Major Attractions and Sights
Find your way around the city with a guidebook from the tourist office which is located on Benediktsplatz in the city center. Erfurt’s romantic Old Quarter is Germany’s largest heritage site so lovers of history and architecture will find much of interest here.
The city’s narrow streets are an attraction all their own, harkening back to Erfurt’s historical past. Many central streets are open to pedestrians only, and are lined by delightful old merchant’s houses, many of them tall with brightly colored facades. A number of green areas with charming little bridges crossing the Gera River complete the distinctive northern European look and flavor.
The Erfurt Cathedral is an old 13th century Catholic church built by St. Boniface. It evolved into a church in the gothic style and now possesses beautiful stained-glass windows, a candelabrum shaped in the form of a bronze man, and choir stalls dating back to the 14th century. If you visit the city in August you can witness the Domstufen-Festspiele classical music festival which takes place in the square in front of the cathedral.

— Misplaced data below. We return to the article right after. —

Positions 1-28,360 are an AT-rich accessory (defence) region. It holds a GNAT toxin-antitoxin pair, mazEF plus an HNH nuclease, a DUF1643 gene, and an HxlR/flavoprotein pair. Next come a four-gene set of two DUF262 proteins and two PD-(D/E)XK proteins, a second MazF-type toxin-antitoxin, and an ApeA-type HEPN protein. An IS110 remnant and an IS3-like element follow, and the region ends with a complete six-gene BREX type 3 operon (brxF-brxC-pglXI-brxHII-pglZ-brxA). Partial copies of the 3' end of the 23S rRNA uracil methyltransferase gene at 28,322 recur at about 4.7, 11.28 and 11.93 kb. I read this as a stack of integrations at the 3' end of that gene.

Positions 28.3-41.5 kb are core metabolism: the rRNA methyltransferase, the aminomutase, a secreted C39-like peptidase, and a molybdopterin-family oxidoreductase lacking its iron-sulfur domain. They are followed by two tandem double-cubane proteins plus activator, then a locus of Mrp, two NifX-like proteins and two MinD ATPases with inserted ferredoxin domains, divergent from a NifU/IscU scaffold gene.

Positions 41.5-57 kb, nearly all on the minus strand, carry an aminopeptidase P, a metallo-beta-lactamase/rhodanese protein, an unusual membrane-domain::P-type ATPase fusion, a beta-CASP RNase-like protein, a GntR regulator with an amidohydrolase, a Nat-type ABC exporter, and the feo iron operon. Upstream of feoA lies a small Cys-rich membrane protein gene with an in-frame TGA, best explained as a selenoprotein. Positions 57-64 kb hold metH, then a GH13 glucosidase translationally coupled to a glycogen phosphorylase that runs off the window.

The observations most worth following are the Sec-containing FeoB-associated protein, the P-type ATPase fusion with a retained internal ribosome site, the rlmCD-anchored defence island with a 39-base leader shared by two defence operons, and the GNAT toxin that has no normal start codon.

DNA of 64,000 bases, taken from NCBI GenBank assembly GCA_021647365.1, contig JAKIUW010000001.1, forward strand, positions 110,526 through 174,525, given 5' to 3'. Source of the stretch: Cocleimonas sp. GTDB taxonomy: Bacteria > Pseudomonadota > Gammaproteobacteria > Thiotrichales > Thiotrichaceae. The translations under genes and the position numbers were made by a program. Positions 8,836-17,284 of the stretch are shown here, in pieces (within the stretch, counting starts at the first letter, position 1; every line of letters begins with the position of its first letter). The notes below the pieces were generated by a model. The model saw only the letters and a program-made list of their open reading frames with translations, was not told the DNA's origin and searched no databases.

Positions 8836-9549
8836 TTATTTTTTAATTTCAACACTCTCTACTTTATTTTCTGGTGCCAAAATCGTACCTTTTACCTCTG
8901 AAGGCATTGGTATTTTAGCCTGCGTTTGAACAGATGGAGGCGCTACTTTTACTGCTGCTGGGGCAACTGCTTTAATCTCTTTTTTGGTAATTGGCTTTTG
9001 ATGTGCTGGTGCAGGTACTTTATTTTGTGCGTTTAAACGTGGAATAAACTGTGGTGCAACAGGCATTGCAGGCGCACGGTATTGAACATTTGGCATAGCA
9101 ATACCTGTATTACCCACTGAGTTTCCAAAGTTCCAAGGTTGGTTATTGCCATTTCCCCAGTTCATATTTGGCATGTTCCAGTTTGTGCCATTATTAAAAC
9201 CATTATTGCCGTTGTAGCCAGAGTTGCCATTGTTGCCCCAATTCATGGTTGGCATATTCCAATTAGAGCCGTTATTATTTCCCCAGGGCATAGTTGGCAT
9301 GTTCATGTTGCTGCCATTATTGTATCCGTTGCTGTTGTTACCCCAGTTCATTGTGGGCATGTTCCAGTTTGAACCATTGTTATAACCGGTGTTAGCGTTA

Severikirche, a huge 5-naved church known to date back to before the 12th century stands next door to the cathedral and together the two dominate the cityscape, making them the most well known attractions of Erfurt.
The Alte Synagoge is another exciting attraction for history buffs. Its roots date back to the 12th century, which makes it perhaps the oldest Jewish synagogue in Europe. In the 14th century, it was converted into a storehouse before being left to ruin for many years. It was eventually refurbished and now stands as a museum. Learn about the history of this exciting monument and the people who worshipped here with a visit to the museum. One of its exciting exhibits is the 600 pieces of jewelry unearthed in the Jewish quarter, including a Jewish marriage ring dating back to the early 1300s.
The Zitadelle Petersberg sits on the hill north of the Dom, and is the most well preserved town baroque fortress in central Europe. It is a unique example of European fortress construction built on the site of a former Benedictine monastery. Guided tours of the underground passages are always popular.